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10:00   Parallel Session: Operational Experience I
Chair: Piero Colonna
20 mins
Roberto Bini, Fabio Viscuso
Abstract: A new development of ORC technology recently introduced to the market is presented. This class of high efficiency organic Rankine cycle has been introduced to produce electric energy from medium temperature biomass or heat recovery application in the 1 MW el power range. To obtain an electrical efficiency of about 25 % (net of ORC auxiliaries) the cooling of the condenser is kept as low as reasonably possible using air coolers to cool down water circulating in a closed loop. Hence these units have been conceived for ‘power only’ production, i.e. where cogeneration is not required. A further development of the system has been patented by Turboden to allow for a partial utilization in ‘cogeneration mode’. With this implementation it is possible to obtain a fraction of the overall discharged thermal power at a temperature suitable for cogeneration applications (80-90 C), extracting the heat from the ORC unit regenerator. The paper will describe also this solution and the advantages achievable.
20 mins
Jos van Buijtenen
Abstract: Starting from 2002, a novel ORC power unit has been developed by Tri-O-Gen B.V. of The Netherlands, based on technology originally defined in Finland (Lappeenranta University of Technology). The development in The Netherlands was strongly supported by the Dutch government (AgentschapNL), involving among others Delft University of Technology and the Dutch National Aerospace Laboratory NLR. The ORC system is based on a thermally stable hydro-carbon as a working fluid, hence suitable for direct use of intermediate temperature heat sources from 350 C and above. The core of the unit consists of a combined turbine – generator – pump: the High Speed Turbo-Generator (HTG). Thanks to the use of a high speed generator (26 – 27 krpm), the turbine and pump could be laid out at their optimum specific speed, leading to high internal efficiencies. Moreover, this concept allowed for a seal-less design: no shaft seals are necessary, and the only interaction between the internals and the outside world are flanged connections for the working fluid to enter and exit the HTG and the well-sealed electric cables. Lubrication of bearings and cooling of the generator is taken care of by the working fluid itself, so there is no need for lub-oil and related system. The unit can therefore be considered completely hermetic. After successful testing of the prototype, the first commercial package was designed (called the WB1), consisting of four modules for turn-key delivery: • The standard process module, made up of HTG, recuperator, condenser, hot well, pre feed pump, main valve and bypass valve, including connecting piping and instrumentation • The heat supply module: an evaporator tuned at the conditions of the available heat, to be connected directly to the heat source • The heat rejection module: the cooling system for the cooling water which cools the condenser, tuned to the need for extra low temperature heat usage or to the local ambient conditions. • The standard power preparation module, which connects the high speed generator directly to the grid to supply the power at 400 V, 3 phase, 50 or 60 Hz. Fourteen units are now in commercial operation in different applications, while there are more than 10 units on order. Heat sources vary from exhaust gasses of gas- and diesel engines to landfill gas combustion and wood firing as well as industrial waste heat. This presentation will describe the unique features of the design, such as the hermetically closed turbo generator, the cycle design and the balance of plant. Units are being built as a standard packages for 60 to 165 kWe, being adapted to the heat source by sizing the evaporator. Moreover, current operating experience (more than 50.000 accumulated hours) will be reported on.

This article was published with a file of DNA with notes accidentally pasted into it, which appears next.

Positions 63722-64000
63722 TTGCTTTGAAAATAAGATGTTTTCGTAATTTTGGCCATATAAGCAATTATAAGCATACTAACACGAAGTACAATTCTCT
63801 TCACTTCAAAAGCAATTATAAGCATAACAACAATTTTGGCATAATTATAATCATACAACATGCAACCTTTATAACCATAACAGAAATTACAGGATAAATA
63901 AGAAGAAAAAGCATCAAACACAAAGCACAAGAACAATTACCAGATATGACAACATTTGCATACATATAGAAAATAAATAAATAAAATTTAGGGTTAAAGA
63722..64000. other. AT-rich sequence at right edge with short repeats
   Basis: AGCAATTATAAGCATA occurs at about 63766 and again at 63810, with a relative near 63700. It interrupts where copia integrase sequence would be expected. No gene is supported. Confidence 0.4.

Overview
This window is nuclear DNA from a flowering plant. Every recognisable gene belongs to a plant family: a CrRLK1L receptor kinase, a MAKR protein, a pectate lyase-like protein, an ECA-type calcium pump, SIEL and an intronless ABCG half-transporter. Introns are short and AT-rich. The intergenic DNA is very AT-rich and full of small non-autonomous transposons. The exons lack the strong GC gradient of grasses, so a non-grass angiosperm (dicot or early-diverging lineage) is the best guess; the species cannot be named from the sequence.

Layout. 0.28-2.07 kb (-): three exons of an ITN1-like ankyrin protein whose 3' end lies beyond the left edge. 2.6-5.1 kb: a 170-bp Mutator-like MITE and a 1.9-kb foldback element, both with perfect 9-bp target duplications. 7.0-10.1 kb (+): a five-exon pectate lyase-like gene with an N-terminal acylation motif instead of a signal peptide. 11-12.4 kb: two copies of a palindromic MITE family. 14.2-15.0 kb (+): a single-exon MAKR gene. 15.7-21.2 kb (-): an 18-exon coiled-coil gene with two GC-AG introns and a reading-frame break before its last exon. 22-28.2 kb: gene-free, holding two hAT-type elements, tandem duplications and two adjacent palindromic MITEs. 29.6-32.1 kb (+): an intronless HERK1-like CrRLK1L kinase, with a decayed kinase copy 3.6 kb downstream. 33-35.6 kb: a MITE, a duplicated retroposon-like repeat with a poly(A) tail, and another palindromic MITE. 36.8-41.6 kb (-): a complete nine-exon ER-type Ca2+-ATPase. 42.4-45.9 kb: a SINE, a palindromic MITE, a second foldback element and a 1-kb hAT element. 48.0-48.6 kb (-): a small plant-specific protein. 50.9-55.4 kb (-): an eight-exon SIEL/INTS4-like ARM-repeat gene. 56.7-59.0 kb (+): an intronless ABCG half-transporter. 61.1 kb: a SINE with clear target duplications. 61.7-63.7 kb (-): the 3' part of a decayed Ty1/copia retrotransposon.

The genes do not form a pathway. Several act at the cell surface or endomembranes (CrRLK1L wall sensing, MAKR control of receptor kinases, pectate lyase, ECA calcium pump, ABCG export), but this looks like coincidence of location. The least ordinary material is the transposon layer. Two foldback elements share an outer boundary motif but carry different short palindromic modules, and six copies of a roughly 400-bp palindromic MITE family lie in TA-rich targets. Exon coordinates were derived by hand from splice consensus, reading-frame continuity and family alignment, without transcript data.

20 mins
Hartmut Kiehne
Abstract: Small capacity combined heat and power (CHP) plants are suitable for efficient energy conversion. CHP is arguably the only way to use fuel or thermal energy optimally, and the only way to optimally use fuel or thermal energy and the only way to operate ORC plants efficiently. ORC plants for cogeneration are less electrically efficient than plants designed for electricity generation only, as the higher condensation temperature penalizes the thermodynamic cycle. As a result, investors for electricity-only projects demand ORC plants with higher electrical efficiencies, and manufacturers attempt to fulfill this demand with so-called low-condensing temperature ORC plants. Selecting a suitable ORC fluid can help reducing the condensation temperature and thus increasing the electrical efficiency. However, this rules out cogeneration due to the low condensation temperature. Notably, the assumed improved economy deriving from higher electricity production is often offset by the increased electrical power demand for the condenser cooling. In low-temperature ORC plants for generating electricity only, the condenser is generally cooled by means of air-water coolers. The lower the temperature difference between the condenser cooling water and the ambient temperature, the more electricity is required for cooling, i.e. the assumed advantage of increased electrical efficiency is compensated by the higher system electricity demand. The use of so-called low-condensation temperature ORC plants is not advantageous in projects with no heat requirements, as the system electricity requirement can be reduced significantly via higher condensation temperatures, thus achieving higher net electrical efficiency. As ORC plants are often implemented in areas with higher ambient temperatures, a larger temperature difference between the condenser cooling water and the ambient temperature is beneficial.